My favorite feature of Dorfromantik is not the gameplay, which offers some incredibly unique experiences, but rather the mechanisms that the game does not have. It is unnecessary to be concerned with the management of the resources because there is no population that has to be pleased. I did not find myself paying any attention to the score at any time throughout the game, even though it may provide satisfaction to those obsessed with moving up the leaderboards. It was a really peaceful experience to construct a constantly growing universe without having to worry about how it was being managed. This was a very refreshing experience. It reminded me of Townscaper, although that game is more concerned with the positioning of buildings and does not have an ever-expanding environment.


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As you add more tiles to the landscape, you must strive to link the tiles with similar sides together. Extra points are awarded for this, and there are a few different building mechanisms to keep things interesting. Mission tiles, for instance, have you formed a massive grouping of the same item, like a forest or a neighborhood, by connecting numerous individual tiles. You may also be tasked with closing a cluster of objects by surrounding them with tiles so that the space is completely enclosed. To finish a quest, you need a certain number of things, but keeping a sequence open in case a quest tile appears adds a rewarding layer of strategy.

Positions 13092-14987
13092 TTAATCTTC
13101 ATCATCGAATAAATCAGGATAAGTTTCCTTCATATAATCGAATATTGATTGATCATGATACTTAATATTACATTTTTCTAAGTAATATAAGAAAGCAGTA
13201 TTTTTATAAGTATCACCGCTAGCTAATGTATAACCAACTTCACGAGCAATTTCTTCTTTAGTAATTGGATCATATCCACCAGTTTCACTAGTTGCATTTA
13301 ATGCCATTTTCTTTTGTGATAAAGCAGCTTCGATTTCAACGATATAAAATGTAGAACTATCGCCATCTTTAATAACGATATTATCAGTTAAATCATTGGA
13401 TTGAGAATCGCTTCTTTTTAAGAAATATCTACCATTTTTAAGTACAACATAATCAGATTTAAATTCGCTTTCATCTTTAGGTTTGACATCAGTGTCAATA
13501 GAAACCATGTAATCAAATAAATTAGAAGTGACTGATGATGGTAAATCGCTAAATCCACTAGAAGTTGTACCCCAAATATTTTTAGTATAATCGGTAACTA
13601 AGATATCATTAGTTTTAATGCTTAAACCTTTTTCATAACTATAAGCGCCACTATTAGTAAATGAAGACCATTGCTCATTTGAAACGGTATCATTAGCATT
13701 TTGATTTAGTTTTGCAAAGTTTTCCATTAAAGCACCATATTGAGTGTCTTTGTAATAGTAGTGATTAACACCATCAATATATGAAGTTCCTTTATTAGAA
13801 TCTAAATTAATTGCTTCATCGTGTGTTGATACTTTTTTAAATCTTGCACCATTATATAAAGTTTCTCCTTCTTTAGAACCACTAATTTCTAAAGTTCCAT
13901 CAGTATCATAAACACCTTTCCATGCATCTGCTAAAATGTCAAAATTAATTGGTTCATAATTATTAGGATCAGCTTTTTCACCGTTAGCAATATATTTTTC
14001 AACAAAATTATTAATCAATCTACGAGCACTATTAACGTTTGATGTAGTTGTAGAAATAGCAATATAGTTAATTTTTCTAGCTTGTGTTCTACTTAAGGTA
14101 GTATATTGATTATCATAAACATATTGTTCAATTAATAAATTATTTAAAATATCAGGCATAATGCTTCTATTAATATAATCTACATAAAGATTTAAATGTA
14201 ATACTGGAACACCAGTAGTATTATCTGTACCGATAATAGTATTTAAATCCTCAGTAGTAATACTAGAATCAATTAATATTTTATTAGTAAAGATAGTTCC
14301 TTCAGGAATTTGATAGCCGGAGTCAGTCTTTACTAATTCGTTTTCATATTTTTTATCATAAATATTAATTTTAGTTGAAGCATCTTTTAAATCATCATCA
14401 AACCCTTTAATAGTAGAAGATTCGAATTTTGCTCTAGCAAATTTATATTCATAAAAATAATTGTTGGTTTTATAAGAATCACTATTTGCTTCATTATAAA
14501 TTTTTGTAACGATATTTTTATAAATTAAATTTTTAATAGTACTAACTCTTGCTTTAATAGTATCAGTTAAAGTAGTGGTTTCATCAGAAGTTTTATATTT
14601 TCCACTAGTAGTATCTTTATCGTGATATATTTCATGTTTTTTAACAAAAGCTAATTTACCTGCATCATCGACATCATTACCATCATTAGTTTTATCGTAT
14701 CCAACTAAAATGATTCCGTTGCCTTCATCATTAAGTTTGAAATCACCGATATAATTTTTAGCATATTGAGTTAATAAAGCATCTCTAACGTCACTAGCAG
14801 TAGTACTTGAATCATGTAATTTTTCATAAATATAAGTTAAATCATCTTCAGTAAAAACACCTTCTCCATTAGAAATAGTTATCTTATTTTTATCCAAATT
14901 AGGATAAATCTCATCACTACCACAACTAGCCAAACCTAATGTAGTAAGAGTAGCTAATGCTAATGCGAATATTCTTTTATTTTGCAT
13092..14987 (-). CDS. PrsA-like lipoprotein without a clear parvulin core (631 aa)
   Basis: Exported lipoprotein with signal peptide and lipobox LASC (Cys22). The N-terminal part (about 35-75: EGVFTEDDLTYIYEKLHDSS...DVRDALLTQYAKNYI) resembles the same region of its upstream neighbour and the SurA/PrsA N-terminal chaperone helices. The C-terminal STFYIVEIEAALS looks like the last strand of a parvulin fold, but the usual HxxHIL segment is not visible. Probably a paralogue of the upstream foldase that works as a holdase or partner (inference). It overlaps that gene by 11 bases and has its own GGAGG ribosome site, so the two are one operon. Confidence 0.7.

For this reason, even if a given quest tile needs the number of linked homes to be 30, a new group must be initiated if you already have more than that in your existing chain. Completing these objectives is a lot of fun and a great way to show off your foresight, and it's also essential if you want to keep your session continuing and rack up a high score. Players are given a small number of tiles with which to work at the beginning; as they complete tasks, their tile pool expands. When your tile supply is out, the game is ended, and you must begin again.